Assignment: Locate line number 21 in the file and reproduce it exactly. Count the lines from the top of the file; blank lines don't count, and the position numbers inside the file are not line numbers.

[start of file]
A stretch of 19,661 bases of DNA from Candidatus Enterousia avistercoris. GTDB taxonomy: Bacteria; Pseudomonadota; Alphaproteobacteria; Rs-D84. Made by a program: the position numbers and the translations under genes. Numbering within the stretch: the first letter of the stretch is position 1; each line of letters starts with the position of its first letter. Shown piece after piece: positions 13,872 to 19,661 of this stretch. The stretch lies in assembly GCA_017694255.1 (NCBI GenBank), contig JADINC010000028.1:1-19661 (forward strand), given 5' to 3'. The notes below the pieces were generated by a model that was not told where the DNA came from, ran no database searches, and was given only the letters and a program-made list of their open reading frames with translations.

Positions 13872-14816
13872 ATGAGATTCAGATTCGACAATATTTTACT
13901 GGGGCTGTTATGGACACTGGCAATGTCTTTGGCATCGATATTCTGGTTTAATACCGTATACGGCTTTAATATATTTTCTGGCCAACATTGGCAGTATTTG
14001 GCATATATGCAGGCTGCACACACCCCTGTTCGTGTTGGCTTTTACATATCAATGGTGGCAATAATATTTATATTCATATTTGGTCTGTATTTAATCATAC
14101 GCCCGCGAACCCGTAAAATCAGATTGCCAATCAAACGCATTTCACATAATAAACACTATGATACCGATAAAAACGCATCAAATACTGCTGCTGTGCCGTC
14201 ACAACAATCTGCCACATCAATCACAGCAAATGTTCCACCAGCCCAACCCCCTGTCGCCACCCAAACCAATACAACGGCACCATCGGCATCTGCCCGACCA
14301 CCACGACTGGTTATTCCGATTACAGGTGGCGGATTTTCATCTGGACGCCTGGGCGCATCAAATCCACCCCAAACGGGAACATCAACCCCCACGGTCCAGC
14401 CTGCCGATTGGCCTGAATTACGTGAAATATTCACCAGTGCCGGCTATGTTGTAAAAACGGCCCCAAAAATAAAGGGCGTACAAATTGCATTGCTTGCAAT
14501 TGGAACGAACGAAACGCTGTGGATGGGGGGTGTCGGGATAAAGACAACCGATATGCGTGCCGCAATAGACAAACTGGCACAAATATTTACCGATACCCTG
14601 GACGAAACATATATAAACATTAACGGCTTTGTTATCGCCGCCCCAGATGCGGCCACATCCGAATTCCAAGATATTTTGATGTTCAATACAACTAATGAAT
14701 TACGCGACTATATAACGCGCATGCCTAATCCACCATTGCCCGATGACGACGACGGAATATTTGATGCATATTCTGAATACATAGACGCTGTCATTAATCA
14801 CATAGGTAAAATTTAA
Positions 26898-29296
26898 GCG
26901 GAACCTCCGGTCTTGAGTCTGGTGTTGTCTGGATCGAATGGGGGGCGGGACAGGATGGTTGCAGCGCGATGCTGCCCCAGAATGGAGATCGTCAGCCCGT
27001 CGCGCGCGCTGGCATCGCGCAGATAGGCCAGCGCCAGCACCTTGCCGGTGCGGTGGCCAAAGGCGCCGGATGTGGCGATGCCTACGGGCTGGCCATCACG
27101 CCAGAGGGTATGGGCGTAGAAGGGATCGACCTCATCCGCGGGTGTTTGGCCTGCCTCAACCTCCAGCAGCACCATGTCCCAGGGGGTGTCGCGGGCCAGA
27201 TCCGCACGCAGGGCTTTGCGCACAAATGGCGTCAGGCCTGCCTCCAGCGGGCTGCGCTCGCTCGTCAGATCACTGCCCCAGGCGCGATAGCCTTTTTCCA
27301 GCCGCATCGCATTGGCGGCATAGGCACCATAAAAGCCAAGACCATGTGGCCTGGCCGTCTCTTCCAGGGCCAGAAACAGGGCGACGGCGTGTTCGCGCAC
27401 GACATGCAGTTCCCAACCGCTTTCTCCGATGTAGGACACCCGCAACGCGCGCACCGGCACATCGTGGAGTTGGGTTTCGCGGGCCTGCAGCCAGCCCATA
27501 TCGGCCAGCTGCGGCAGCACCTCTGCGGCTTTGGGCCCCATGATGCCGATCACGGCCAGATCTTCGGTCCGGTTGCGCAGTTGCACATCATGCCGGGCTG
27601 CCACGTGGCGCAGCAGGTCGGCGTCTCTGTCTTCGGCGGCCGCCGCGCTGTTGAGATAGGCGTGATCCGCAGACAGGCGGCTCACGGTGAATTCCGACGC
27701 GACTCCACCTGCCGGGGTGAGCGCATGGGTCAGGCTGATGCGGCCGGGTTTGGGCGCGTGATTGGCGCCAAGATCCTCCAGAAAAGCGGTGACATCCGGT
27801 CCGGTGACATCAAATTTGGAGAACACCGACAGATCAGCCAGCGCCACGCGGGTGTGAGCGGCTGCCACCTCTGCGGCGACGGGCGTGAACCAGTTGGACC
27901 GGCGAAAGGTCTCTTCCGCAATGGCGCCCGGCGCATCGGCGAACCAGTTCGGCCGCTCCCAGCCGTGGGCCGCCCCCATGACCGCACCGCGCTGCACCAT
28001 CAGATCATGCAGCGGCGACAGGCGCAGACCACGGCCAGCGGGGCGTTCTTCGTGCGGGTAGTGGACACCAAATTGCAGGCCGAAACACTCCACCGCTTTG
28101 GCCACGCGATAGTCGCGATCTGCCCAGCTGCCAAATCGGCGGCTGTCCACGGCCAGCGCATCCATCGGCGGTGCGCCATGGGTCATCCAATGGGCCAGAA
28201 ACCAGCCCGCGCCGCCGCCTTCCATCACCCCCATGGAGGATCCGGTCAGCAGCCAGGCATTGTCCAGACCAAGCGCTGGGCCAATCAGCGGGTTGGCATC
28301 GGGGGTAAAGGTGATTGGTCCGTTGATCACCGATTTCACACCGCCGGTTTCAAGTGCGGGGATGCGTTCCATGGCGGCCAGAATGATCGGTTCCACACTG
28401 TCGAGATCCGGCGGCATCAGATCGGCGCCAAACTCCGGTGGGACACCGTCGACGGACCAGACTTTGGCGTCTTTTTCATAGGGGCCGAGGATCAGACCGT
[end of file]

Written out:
27401 GACATGCAGTTCCCAACCGCTTTCTCCGATGTAGGACACCCGCAACGCGCGCACCGGCACATCGTGGAGTTGGGTTTCGCGGGCCTGCAGCCAGCCCATA